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Recruitment: whose job is it anyway?

Saturday, October 20, 2007   

Part One

Hiring, recruitment, talent management, whatever you're inclined to call it, traditionally falls under the remit of Human Resources.  Fine back in the days when it was a case of eeny, meeny, miny, moe and a few administrative formalities.....

I received a letter from a rather frustrated recruiter a few weeks ago who, despite working on behalf of one of the hottest IT candidate 'properties' in the UK, was unable to arrange an interview with any of the three nearest competitor employers, simply because his firm wasn't part of any of the approved supplier lists.

All three HR departments refused to even discuss the candidate.  When in his frustration he called up one of the senior managers responsible for the appropriate department of the biggest competitor, he received the following response:-

"This sounds like the kind of person we've been crying out for, but managers are only allowed to get involved in recruitment via HR".

When informed that HR had already refused to discuss the candidate, the manager stated that it just "wasn't worth the repercussions" for him to bypass the HR system in any way.

Let's put this into perspective. The candidate in question had, apparently, got an impeccable track record and had decided to consider a career move due to a proverbial glass ceiling with his current employer.  He was one of only a handful of people in UK with this particular skill-set and was directly responsible for delivering over £1.5million pounds worth of income in the previous year for his current employer; an earnings capability that was immediately transportable.

What kind of nonsense is it where:-

  • The very department that is supposed to be resourcing the business, has the authority to turn away a £1.5 million pound opportunity and be answerable to nobody for doing so?
  • A manager directly responsible for performance would rather walk away from that opportunity too, than face whatever wrath HR has prepared for those who dare to stray from such an oh-so wonderful system that allows the above?

It's a rhetorical question, of courseAll of this happens because there is no 'Cost of Poor Recruitment Practice' column in the annual accounts, and the only metrics applied to hiring practice are cost-based, as opposed to profit based.

Management free-for-all

Those experienced on the HR side of the hiring equation, of course, know all too well how the aforementioned scenario took shape.  The free-for-all of managers all doing their own thing - hiring people without sign-off, structure, commonality of fees or process, was, on the face of things, even more damaging to organisational performance than the draconian measures that replaced it.  Getting line managers to work within a compliant framework being akin to herding cats!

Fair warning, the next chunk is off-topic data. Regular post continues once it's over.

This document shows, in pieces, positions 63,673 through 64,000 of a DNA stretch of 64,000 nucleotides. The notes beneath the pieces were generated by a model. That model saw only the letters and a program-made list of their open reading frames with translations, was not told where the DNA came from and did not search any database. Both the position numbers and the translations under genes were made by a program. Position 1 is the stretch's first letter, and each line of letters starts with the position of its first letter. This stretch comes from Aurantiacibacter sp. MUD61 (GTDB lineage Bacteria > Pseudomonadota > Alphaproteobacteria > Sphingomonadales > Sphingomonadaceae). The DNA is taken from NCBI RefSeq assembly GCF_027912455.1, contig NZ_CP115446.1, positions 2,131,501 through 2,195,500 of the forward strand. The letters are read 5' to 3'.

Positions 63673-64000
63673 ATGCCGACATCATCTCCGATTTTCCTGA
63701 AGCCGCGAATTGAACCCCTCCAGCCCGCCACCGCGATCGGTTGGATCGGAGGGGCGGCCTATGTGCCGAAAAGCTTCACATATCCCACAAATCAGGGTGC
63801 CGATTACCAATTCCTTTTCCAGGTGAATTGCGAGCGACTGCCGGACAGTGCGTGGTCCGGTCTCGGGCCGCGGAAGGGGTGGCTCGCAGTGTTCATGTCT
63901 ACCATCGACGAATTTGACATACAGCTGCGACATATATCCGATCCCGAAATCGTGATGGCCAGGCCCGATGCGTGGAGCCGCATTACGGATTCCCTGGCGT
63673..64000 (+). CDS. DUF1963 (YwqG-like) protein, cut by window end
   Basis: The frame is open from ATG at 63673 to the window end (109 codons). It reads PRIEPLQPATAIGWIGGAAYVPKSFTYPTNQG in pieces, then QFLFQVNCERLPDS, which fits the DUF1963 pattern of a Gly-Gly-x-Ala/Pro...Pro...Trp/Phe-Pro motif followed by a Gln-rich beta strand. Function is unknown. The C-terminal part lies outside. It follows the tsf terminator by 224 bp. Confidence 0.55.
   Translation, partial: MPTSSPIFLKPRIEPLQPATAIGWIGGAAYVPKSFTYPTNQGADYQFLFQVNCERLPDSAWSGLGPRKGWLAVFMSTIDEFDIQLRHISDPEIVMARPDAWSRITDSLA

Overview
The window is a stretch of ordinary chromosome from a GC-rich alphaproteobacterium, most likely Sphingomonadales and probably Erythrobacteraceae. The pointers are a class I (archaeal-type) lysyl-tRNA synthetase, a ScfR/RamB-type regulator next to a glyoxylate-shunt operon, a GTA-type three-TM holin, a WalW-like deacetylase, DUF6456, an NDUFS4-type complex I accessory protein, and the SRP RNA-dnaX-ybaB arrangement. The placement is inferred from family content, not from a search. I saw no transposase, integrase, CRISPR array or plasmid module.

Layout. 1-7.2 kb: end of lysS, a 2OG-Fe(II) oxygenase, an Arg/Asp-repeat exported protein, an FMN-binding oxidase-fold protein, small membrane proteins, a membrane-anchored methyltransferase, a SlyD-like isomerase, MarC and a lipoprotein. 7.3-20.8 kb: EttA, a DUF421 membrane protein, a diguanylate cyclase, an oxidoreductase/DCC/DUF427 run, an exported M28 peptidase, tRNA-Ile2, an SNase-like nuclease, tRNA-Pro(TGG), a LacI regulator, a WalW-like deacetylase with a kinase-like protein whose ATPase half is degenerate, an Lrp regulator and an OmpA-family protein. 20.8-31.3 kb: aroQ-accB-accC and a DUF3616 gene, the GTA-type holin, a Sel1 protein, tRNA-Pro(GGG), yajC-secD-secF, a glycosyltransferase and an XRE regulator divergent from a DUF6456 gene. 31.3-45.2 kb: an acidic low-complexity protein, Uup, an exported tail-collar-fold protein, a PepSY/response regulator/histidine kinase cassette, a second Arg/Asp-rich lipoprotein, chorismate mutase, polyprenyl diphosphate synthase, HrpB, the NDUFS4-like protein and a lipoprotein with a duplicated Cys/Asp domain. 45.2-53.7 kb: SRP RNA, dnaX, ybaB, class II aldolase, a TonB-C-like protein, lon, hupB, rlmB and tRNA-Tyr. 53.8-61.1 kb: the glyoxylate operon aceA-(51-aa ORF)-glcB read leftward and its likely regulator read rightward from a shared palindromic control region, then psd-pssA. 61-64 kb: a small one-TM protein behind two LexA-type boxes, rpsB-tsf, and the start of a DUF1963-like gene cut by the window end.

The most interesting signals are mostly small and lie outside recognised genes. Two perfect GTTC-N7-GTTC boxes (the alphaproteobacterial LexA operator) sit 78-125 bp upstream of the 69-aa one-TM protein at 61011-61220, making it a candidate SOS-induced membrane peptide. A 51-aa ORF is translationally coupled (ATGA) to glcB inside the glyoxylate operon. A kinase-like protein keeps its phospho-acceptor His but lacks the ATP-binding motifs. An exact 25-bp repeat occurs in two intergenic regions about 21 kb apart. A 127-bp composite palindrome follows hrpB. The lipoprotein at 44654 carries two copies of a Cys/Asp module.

The disjointed state of the previous affairs were further compounded by the distraction of a constant bombardment of recruitment consultants, desperately trying to meet their interview or placement quotas, pestering the life of out line managers to the extent that some were only too happy to hand fending off the calls to HR.

The unfortunate side-effect of centralising hiring control is that it's gone too far the other way.  Too many supposed 'best practice' processes have taken away a line-manager's ability to act commercially in the best interests of the performance against objectives, as shown in the IT example; a hiring equivalent of throwing the baby out with the bathwater?

So what should be happening?

There is a happy medium between line-manager free-for-all and HR Dogma; between the CEO abdicating all responsibility for the only genuine resource an organisation has, and he or she taking over recruitment themselves.

In the second part of this blog post we investigate who should really own hiring practice and give examples of those who are moving in the right direction.

Don't miss part two. Sign-up and share the message (especially with the boss!).


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© Copyright 2007  - please credit where shared or reproduced.



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Conventional hiring practice now out of step with the market

 whose job is it anyway.png

Shift in hiring responsibilities needed?


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Managers doing their own thing creates its own chaos



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